SCIP INF 3: Prophylactic antibiotic were discontinued within 24 h of the surgery end time (48 h for cardiac surgical procedure).

The goal of SCIP INF measures is to decrease perioperative infections, chiefly SSI, but strict compliance to the same is required to achieve desired results. In a large data based study reported by Stulberg et al. on 405,720 patients from 398 hospitals found that the reduction of post-operative infection reached significance when the SCIP INF 1, 2, and 3 were strictly followed.[8]

Thus, the non-compliance of accepted guidelines entails worse outcome, which is worrying. The efforts should be focused to improve compliance at individual, institutional, and national level to reduce the incidence of SSI.

  References Top

1.Schwulst SJ, Mazuski JE. Surgical prophylaxis and other complication avoidance care bundles. Surg Clin North Am 2012;92:285-305.   Back to cited text no. 1
2.Diana M, Hübner M, Eisenring MC, Zanetti G, Troillet N, Demartines N. Measures to prevent surgical site infections: What surgeons (should) do. World J Surg 2011;35:280-8.   Back to cited text no. 2
3.Sanchez-Manuel FJ, Lozano-García J, Seco-Gil JL. Antibiotic prophylaxis for hernia repair. Cochrane Database Syst Rev 2012;2:CD003769.   Back to cited text no. 3
4.Sanabria A, Dominguez LC, Valdivieso E, Gomez G. Antibiotic prophylaxis for patients undergoing elective laparoscopic cholecystectomy. Cochrane Database Syst Rev 2010;12:CD005265.   Back to cited text no. 4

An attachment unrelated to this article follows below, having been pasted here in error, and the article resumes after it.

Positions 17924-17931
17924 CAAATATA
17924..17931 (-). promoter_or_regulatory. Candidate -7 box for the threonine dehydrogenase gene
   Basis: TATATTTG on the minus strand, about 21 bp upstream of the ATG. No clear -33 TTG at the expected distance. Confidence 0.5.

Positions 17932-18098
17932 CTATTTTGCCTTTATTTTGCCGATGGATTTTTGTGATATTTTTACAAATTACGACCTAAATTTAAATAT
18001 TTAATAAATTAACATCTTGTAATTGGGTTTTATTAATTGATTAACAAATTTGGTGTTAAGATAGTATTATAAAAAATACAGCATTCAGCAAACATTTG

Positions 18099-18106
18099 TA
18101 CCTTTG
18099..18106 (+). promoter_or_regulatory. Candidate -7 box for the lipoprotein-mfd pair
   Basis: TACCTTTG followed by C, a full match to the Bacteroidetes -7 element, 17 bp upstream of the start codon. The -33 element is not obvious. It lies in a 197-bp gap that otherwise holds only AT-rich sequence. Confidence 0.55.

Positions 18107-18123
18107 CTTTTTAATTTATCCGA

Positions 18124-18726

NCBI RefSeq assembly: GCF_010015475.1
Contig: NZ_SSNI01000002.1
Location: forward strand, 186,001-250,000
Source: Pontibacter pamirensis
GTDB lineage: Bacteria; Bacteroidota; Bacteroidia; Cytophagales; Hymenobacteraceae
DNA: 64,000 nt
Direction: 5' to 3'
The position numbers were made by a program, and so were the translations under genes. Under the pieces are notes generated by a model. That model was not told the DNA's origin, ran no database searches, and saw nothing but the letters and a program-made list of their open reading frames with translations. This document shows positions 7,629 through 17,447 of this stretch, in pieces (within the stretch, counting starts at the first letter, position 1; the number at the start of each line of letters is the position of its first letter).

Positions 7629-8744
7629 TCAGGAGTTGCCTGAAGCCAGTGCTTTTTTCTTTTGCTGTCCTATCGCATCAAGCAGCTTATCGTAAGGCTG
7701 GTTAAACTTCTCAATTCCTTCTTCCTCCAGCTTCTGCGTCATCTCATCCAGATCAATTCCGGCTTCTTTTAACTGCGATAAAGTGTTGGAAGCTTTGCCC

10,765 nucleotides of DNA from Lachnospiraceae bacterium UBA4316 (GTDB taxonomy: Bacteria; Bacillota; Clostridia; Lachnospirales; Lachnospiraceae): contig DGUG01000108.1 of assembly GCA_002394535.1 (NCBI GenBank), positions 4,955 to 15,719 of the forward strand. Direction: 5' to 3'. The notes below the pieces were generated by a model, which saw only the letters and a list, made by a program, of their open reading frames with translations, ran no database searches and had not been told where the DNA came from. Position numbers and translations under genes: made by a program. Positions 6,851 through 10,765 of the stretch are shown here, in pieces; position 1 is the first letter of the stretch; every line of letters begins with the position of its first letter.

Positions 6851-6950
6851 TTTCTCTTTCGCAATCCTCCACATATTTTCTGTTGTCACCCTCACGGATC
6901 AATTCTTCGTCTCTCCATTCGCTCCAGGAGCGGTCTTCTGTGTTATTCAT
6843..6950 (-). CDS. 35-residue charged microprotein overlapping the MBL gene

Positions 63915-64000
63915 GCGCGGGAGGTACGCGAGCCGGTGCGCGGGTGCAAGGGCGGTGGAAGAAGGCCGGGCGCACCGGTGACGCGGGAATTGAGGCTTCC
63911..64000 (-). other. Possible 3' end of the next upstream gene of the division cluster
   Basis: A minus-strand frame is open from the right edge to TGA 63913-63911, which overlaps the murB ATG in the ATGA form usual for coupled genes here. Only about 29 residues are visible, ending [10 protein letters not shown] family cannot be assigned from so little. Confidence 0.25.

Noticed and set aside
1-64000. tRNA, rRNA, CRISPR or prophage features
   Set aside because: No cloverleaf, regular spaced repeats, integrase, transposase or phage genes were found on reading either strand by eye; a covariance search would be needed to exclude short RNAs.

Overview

5.Bunn F, Jones DJ, Bell-Syer S. Prophylactic antibiotics to prevent surgical site infection after breast cancer surgery. Cochrane Database Syst Rev 2012;1:CD005360.   Back to cited text no. 5
6.Leaper D, Burman-Roy S, Palanca A, Cullen K, Worster D, Gautam-Aitken E, et al. Prevention and treatment of surgical site infection: Summary of NICE guidance. BMJ 2008;337:a1924.   Back to cited text no. 6
7.Rosenberger LH, Politano AD, Sawyer RG. The surgical care improvement project and prevention of post-operative infection, including surgical site infection. Surg Infect (Larchmt) 2011;12:163-8.   Back to cited text no. 7
8.Stulberg JJ, Delaney CP, Neuhauser DV, Aron DC, Fu P, Koroukian SM. Adherence to surgical care improvement project measures and the association with postoperative infections. JAMA 2010;303:2479-85.  Back to cited text no. 8